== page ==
Home » Breastfeeding, Culture, Politics & Society

“The Case Against Breastfeeding”

19 March 2009 4 Comments

This month in the Atlantic Monthly, there was an article arguing against breastfeeding.  To somewhat oversimplify, the author, a mother of three who breastfed all her children, argues that

a.  There is little clinical data to support the belief that breastfeeding results in better health outcomes
b.  Despite this fact women are made to feel guilty if they chose not to breastfeed by a ideologues who descend from the feminist movement
c.  Ironically, breastfeeding is not liberating, but a form of subjugation, interfering with women from  being able to compete in the workforce.

Not surprisingly, the author has drawn a lot of controversy.  Her review of the clinical data seems disingenuously selective in ignoring the vast body of very recent literature, including the meta-studies, that demonstrate a preponderance of evidence that breastfeeding has a number of health benefits.  She also makes an error in assuming that many small, but statistically significant, improvements in health metrics do not add up to an overall significant improvement in health outcomes.   So on this point, it is easy to dismiss her.

Her other points are more polemic in that they have more of a grain of truth to them, in my eyes.  Breastfeeding, like many elements of parenthood, is a very judgmental experience.  Every act is a manifestation and a clear signal, of a set of beliefs about parenting, and of the world at large.  Breastfeeding is a declaration of a belief that evolution is difficult to trump through technology.  It is a belief in the need to have a less technology mediated life in some places.  It is a declaration of the non-sexualization of breasts and an asserting of power over the display of the woman’s body….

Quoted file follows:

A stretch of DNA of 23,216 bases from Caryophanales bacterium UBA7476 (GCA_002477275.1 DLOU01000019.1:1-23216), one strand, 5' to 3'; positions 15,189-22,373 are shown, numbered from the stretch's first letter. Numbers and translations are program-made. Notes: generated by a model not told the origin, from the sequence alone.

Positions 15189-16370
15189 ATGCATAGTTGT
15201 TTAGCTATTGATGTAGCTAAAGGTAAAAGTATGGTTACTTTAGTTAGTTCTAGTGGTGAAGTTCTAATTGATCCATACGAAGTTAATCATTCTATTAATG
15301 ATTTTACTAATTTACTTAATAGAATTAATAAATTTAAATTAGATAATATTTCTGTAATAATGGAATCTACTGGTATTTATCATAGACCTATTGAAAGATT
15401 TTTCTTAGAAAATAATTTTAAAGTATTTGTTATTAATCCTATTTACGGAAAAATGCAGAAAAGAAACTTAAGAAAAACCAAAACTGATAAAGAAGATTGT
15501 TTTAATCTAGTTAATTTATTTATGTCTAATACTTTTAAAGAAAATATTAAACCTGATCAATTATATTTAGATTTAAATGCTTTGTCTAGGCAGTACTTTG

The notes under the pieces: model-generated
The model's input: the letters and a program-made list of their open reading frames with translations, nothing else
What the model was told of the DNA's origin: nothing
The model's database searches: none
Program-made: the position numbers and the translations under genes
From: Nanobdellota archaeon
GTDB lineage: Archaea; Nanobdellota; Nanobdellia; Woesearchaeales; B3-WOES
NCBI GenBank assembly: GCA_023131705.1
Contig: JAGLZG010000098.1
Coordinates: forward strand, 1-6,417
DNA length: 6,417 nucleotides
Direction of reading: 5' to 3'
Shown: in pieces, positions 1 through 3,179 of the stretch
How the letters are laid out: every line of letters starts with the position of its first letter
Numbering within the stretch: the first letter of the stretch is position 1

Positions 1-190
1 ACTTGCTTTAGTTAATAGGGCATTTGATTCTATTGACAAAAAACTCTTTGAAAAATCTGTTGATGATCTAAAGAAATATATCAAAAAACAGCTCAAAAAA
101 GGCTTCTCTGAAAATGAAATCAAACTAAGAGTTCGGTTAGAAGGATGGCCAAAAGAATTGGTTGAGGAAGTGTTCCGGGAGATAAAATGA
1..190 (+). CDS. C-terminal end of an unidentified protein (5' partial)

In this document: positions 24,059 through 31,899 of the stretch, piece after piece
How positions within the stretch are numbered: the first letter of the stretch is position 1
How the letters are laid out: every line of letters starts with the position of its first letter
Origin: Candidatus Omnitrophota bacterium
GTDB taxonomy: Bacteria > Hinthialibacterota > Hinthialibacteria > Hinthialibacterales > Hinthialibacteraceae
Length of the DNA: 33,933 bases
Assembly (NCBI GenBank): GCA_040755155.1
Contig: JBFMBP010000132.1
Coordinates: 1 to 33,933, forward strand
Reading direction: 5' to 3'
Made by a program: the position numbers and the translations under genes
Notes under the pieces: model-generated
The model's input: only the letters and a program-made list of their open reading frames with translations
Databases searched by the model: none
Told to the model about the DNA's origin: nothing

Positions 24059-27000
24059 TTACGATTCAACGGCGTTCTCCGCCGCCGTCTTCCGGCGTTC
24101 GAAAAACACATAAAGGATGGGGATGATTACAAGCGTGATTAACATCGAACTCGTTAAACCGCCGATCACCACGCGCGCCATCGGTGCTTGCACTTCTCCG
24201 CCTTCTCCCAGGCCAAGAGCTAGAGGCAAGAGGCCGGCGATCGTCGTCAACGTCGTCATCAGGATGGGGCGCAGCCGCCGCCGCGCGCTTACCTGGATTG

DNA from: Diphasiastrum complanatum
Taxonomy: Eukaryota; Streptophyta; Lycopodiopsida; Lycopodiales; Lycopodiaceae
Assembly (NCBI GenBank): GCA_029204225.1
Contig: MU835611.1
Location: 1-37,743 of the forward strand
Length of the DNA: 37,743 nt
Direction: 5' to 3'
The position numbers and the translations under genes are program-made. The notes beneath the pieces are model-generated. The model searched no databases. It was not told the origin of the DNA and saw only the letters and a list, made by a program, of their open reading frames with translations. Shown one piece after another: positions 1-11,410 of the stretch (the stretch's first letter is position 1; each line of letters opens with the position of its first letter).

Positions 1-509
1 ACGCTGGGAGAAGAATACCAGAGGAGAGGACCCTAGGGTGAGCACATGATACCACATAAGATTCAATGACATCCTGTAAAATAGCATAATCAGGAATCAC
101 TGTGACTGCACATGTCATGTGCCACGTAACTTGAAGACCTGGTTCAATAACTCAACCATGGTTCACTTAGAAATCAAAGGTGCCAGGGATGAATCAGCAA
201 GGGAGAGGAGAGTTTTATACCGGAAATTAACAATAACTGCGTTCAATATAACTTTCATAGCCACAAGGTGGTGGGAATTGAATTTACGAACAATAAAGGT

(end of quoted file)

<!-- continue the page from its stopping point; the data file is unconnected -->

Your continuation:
But I also know that women who choose not to or cannot breastfeed, there are looks of disdain that they have to ignore.  I have friends who avoid the PumpStation in LA specifically because they are not breastfeeding.  This is a shame because we all should be focused primarily on the right to raise our own children the way we each feel is best, and not be judgmental of others until we have walked in their shoes.  I know as an anthropologist that it is sometimes impossible to understand how people make the choices they do until you literally live their lives.  What seem like stupid, irrational behaviors suddenly make sense once you have a more complete understanding of the context of choice.

The reasons not to breastfeed are many, and I have seen first-hand with Tara, a doula who has assisted many mothers with breastfeeding, how difficult it can be with an entire platoon of support.  Latching issues, thrush, nerve damage all enter into the picture.  While Tara has been able to successfully navigate these obstacles,  and continues to breastfeed, it is in no small part because she has both the support of many wonderful and informed professionals, and because she has chosen to take time off from working.  So I think we can all hold (moral) judgment (at least) over other folks’ choices on how they nourish their children.